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International Economic Law Perspectives
Edited by Celine Tan and Julio Faundez
International Economic Law Perspectives
Celine Tan and Julio Faundez
The current economic and ecological climate calls for a reappraisal of the international legal and political framework governing natural resources, defined broadly to include materials and organisms naturally occurring in the environment, such as water, mineral and fossil fuels, and cultivated resources, such as food crops, both renewable and exhaustible. This reappraisal is urgent because the governance and management of natural resources have formed a pivotal backdrop to the evolution of international economic law in the post-war period and have been critical components of the process of economic globalization. Contributors to this collection explore the different dimensions of natural resource governance in the contemporary economic, political and legal landscape. They reflect upon and address the different aspects of the conflicts and contradictions arising at the intersection between international economic law, sustainable development and other areas of international law, notably human rights law and environmental law.
Carbon Taxes, Energy Subsidies and Smart Instrument Mixes
Janet E. Milne
While carbon tax measures have not yet met with success at the federal level in the United States, proposals for carbon taxes emerged in a handful of states in 2015 and 2016. The proposals address the shared challenge of climate change, but each has its own unique features and setting. Drawing on proposals in Oregon, Massachusetts, Vermont and Washington as case studies, this chapter explores how state constitutions can affect the design of state-level carbon taxes and their legislative route toward enactment. For example, the Oregon constitution imposes limits on tax rates and use of the revenue when taxing certain fossil fuels. The constitutions in three of the four states require that some types of revenue measures must originate in the legislative House of Representatives, not the Senate, raising the question whether carbon taxes can be designed in a manner that will avoid this procedural constraint. In Washington, the carbon tax proposal came forward as a ballot initiative that went to voters in the general election, following a procedure permitted under the state constitution. These case studies serve as an important reminder of how constitutional provisions that were not created with climate change in mind can influence the design features of subnational carbon taxes and political strategies.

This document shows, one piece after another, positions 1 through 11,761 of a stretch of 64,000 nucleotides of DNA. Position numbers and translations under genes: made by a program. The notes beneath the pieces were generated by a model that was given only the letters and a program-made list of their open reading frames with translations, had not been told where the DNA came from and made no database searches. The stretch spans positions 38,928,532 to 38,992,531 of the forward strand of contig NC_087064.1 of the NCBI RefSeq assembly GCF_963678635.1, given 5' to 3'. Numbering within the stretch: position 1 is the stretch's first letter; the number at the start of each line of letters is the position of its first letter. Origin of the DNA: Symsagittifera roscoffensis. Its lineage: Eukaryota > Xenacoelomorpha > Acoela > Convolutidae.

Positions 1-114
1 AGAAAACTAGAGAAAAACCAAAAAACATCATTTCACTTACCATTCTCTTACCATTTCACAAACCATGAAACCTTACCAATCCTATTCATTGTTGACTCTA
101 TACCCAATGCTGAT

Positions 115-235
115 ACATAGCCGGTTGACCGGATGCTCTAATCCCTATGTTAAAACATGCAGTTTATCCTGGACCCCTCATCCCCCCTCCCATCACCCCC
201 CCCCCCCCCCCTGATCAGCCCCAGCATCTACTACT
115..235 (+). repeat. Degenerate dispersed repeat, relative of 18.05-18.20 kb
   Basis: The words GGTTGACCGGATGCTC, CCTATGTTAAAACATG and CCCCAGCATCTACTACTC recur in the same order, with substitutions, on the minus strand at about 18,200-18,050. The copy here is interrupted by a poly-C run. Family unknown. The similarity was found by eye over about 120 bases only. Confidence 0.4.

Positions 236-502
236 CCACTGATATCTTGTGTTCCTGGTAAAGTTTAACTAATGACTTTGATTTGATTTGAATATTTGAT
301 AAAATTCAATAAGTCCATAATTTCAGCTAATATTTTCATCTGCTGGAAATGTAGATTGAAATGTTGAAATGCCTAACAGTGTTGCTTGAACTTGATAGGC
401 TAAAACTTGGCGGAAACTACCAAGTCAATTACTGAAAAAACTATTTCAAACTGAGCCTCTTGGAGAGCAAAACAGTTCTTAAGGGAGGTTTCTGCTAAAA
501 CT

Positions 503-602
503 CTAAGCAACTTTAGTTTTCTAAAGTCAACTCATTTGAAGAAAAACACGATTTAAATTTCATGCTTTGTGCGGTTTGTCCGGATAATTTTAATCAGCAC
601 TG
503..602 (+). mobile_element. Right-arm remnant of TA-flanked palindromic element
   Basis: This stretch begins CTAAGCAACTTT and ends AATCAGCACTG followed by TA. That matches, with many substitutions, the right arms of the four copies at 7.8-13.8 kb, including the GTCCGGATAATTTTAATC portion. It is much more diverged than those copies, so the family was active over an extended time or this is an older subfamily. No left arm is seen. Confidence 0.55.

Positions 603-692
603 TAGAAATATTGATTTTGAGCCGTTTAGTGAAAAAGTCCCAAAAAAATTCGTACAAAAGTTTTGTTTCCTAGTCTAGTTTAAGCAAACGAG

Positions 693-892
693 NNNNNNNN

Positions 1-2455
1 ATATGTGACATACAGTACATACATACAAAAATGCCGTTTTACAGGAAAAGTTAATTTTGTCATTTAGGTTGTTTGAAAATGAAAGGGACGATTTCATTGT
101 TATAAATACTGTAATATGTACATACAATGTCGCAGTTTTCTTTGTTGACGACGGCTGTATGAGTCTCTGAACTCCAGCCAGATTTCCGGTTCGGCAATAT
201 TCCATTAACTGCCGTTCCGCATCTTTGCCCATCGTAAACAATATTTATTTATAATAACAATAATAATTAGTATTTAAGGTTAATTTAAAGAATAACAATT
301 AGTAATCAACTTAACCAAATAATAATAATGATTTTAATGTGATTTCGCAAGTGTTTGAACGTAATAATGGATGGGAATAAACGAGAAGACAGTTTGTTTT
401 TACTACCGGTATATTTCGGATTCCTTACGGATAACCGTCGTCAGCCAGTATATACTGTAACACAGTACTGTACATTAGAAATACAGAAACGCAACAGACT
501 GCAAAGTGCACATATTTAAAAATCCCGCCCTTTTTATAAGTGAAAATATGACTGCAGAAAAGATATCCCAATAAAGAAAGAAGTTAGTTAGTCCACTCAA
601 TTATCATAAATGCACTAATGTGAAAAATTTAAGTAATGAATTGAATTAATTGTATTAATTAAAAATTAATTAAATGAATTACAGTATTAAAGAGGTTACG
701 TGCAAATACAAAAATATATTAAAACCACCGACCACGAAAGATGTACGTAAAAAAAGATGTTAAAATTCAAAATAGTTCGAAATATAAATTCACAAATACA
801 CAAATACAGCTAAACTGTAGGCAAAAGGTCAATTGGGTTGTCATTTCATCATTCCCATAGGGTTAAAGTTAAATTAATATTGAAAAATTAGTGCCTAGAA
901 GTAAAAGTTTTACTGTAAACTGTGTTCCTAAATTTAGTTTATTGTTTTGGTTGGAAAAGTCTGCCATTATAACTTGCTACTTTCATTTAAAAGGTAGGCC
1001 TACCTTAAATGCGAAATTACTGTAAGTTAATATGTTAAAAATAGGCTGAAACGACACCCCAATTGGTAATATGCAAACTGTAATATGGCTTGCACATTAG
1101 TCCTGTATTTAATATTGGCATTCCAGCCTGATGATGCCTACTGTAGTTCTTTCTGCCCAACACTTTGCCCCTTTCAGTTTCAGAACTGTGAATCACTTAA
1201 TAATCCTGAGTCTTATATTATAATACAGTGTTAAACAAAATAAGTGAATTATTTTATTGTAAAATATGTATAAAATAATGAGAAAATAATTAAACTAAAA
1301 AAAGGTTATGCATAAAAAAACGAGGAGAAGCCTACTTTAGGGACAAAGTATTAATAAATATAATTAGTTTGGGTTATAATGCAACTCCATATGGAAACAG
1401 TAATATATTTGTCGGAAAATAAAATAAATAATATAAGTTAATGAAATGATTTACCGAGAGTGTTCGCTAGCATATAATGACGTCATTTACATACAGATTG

Klaus Bosselmann and Prue Taylor
Bridget M. Hutter
This chapter outlines some of the most prominent environmental issues we face, including changes in our understandings of environmental risks, uncertainties and damage and the inequalities attaching to them. It discusses strategies for managing these risks, focusing in particular on risk and resilience perspectives and the ways in which they relate to environmental law. The chapter introduces the organisation of the book around major themes such as variable perspectives on risk regulation; the compatibility of law with notions of risk and resilience; transnational efforts to manage environmental risks; and the difficulties associated with managing inequalities within and between countries. It concludes with an introduction to some of the emerging governance issues generated by these debates.
Edited by Bridget M. Hutter
Bulk Fresh Water, Irrigation Subsidies and Virtual Water
In the near future, climate change and global warming could trigger international trade in (bulk) fresh water on a far larger scale then is presently already the case. In this context, the question whether bulk fresh water is to be considered as a ‘good’ or a ‘product’, falling under the ambit of the GATT, is highly controversial. In fact, no decisive legal arguments against such an inclusion currently exist. Therefore, as a precautionary measure, legal scholars advocate formally excluding bulk fresh water from falling under the ambit of the GATT. Could such a scenario, if not utopian, effectively hinder international trade in bulk fresh water from developing, once the need is there? Excluding bulk fresh water from the ambit of the GATT is perhaps not to be considered as particularly compelling, since the WTO framework potentially offers sufficient leeway to effectively take into account non-trade concerns, such as environmental rights and the right to water. KEYWORDS: Climate change – global warming – water – trade – WTO – GATT